The tail end of winter brings few memorable opportunities for residents and visitors of the Grand Strand. Luckily, anglers itching for a tug on the end of the line rarely have to experience a slowdown, because black drum and red drum have really been biting in recent days.

Capt. Mark Dickson of Shallow Minded Fishing Charters said he's been catching them in the same places, along the ICW between the North Carolina state line and Nelson's Crossroads in North Myrtle Beach.

"Both black drum and red drum are congregated in the ICW and hanging around any structure that is available," Dickson said. "But the docks from Ocean Isle Beach down south to the swing bridge are the best places to find them," Dickson said.

The ICW in the Little River area is narrow with and is loaded with seawalls, rocks, and docks of varying age. Few places have an irregular bottom, other than the main channel and its adjacent shallow shoals. However, the majority of the docks along this section serve feature dredged-out slips – ideal places for harboring any baitfish over the winter months. The reds and black drum concentrate in these deeper spots gorging themselves on anything they can find.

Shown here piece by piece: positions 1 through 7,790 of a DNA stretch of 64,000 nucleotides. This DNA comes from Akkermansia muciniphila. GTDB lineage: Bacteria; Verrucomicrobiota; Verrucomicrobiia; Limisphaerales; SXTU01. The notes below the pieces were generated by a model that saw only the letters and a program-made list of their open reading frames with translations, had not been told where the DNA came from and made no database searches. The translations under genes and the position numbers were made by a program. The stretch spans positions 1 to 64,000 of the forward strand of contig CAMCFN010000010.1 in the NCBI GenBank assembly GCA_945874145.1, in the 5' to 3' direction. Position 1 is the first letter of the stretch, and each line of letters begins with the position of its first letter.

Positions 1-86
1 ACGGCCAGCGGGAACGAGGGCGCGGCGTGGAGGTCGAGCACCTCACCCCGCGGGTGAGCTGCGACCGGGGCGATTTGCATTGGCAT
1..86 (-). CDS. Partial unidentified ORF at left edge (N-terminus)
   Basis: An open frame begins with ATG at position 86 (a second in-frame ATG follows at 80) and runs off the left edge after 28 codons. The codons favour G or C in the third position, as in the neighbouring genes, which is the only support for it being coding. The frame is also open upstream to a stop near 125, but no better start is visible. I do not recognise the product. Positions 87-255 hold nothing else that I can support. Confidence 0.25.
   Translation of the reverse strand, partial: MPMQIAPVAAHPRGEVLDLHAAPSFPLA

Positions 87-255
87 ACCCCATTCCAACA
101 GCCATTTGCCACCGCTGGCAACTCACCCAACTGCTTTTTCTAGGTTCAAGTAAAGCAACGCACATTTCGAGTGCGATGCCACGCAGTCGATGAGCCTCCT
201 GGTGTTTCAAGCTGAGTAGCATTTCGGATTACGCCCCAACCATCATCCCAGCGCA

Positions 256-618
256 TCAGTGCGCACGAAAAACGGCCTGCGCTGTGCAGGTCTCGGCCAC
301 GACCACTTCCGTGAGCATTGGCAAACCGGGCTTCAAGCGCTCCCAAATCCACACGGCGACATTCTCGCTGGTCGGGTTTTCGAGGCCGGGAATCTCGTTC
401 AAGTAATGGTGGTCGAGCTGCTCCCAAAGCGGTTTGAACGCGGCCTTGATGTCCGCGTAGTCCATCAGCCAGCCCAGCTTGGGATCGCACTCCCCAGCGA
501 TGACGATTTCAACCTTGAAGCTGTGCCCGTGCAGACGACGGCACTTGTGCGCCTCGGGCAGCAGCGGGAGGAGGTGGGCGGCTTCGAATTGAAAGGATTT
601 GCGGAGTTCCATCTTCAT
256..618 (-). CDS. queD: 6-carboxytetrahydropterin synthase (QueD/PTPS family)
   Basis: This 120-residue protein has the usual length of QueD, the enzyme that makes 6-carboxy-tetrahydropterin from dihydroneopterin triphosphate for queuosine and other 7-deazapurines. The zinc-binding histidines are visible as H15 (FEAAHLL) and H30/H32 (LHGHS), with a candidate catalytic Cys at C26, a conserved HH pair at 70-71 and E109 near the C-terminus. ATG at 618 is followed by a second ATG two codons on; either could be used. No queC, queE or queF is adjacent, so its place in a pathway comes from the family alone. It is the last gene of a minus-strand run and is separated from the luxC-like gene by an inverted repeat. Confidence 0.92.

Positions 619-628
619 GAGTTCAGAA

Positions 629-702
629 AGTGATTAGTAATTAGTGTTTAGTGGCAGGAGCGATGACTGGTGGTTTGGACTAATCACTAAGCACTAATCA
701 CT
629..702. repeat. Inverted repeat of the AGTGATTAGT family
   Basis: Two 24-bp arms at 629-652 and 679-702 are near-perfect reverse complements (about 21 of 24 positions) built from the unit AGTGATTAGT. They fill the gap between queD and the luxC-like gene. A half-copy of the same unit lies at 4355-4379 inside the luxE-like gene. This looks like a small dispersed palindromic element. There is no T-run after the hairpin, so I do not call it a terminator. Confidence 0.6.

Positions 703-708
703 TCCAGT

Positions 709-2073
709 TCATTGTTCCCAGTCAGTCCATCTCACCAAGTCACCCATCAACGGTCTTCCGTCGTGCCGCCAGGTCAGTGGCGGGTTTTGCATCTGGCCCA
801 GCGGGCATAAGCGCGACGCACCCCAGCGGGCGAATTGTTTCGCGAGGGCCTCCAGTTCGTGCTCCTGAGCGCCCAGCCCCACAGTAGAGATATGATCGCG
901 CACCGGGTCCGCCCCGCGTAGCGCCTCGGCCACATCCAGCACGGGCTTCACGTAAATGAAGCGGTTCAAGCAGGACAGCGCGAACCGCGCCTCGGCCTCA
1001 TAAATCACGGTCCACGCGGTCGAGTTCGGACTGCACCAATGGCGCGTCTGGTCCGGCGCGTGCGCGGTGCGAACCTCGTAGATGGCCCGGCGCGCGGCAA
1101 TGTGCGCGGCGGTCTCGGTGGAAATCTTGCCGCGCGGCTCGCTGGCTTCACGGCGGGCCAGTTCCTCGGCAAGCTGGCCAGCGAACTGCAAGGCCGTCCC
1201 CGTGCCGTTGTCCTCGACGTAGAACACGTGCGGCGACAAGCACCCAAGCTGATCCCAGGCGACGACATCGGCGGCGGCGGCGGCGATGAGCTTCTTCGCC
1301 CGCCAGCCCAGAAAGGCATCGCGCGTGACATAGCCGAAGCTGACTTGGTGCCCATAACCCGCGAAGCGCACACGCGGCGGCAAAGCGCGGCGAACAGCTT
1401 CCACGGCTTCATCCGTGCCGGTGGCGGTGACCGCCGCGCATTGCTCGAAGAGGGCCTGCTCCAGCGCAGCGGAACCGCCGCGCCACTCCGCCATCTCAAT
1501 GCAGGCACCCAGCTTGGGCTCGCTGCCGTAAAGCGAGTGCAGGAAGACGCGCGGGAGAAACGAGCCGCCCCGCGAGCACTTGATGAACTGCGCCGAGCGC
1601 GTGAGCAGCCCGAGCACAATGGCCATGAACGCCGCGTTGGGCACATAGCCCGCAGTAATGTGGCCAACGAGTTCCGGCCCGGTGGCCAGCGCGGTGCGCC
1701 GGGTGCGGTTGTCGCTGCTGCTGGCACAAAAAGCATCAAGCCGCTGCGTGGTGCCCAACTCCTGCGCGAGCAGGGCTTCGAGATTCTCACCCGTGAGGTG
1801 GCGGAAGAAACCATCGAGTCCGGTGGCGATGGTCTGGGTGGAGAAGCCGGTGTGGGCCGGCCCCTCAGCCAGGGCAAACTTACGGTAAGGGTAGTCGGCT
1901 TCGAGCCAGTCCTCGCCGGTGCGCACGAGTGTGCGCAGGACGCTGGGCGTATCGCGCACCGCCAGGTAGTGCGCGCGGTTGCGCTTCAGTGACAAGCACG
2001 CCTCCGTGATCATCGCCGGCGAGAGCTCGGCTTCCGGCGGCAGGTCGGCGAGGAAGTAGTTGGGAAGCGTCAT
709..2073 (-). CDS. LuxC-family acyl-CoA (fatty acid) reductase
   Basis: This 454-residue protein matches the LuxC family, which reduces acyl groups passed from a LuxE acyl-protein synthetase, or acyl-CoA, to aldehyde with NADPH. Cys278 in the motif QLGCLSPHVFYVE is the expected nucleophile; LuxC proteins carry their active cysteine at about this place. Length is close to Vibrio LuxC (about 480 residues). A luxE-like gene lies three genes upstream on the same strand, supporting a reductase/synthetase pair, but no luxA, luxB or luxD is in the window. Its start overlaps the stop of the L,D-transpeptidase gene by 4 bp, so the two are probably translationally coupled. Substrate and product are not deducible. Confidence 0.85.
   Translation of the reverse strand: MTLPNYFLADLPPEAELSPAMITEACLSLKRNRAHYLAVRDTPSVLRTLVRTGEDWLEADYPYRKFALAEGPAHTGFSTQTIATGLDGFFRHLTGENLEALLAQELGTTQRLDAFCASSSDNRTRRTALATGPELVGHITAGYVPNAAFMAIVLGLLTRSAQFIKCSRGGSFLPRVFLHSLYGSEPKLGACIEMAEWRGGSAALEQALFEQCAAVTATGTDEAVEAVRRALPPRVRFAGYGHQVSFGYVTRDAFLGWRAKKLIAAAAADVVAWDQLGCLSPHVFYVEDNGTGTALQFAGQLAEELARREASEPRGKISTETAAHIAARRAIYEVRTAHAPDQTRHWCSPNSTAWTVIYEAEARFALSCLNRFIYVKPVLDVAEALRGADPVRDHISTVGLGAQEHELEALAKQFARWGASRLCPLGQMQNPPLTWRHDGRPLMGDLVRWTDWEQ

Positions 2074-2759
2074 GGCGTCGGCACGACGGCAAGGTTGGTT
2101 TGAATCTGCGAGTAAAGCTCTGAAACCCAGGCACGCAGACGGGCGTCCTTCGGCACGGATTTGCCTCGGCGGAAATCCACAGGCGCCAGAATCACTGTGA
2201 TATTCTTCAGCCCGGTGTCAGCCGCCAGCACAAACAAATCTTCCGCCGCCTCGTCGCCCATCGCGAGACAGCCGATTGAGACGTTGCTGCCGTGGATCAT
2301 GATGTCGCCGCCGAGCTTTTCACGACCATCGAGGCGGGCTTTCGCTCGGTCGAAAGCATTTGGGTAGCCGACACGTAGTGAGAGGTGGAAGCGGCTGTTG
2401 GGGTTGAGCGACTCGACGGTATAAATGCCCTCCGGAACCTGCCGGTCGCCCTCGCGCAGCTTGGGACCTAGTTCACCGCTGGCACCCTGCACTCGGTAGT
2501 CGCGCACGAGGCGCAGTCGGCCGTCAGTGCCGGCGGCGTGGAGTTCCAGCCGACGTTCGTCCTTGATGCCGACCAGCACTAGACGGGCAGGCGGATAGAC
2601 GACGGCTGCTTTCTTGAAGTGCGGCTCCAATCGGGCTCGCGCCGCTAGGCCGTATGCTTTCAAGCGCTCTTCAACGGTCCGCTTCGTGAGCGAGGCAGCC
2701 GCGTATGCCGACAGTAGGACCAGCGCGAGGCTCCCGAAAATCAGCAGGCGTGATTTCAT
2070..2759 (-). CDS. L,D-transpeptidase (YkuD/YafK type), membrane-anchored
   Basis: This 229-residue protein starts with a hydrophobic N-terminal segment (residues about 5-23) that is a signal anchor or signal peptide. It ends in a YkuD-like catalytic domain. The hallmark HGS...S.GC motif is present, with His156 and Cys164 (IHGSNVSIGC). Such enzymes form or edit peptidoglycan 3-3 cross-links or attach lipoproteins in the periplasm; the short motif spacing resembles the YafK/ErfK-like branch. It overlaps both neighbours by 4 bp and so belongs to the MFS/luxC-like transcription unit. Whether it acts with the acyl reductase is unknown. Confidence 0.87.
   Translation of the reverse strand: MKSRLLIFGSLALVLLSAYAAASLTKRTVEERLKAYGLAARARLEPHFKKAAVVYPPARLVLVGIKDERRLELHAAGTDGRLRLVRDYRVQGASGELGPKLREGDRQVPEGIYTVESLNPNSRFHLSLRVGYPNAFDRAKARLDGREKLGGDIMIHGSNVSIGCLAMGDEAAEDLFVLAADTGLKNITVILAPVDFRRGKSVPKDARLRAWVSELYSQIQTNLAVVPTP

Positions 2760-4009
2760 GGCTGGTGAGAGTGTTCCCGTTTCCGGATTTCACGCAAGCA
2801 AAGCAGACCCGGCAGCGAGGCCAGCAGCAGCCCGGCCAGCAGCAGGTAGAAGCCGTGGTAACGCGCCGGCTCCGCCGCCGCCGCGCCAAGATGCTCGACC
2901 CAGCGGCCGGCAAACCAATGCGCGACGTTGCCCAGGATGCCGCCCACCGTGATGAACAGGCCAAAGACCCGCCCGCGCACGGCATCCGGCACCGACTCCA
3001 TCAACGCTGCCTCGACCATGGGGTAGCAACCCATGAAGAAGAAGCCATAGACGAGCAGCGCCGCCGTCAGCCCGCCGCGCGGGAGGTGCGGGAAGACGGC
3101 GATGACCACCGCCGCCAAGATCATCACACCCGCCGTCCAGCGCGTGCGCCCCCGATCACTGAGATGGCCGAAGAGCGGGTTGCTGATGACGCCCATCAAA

Dickson (843-458-3055) prefers to fish around the low tide this time of year along the ICW.

"Fish around the low tide for the best luck," he said. "Check the tide charts for the negative, super low tides. The low water concentrates the fish."

Live bait is always preferred but is hard to come by this time of year. While reds will eat both shrimp and fish, black drum are not huge fans of minnows or cut fish. Therefore, Dickson relies on frozen shrimp with the heads still intact to catch both species in the same places. 

Since the docks along the waterway are not in short supply, Dickson will hit a lot of them until he finds a group of fish ready to play.

"Don't fish around the same dock too long," he said. "Fish around a dock for 20 minutes or so, and then move to the next one."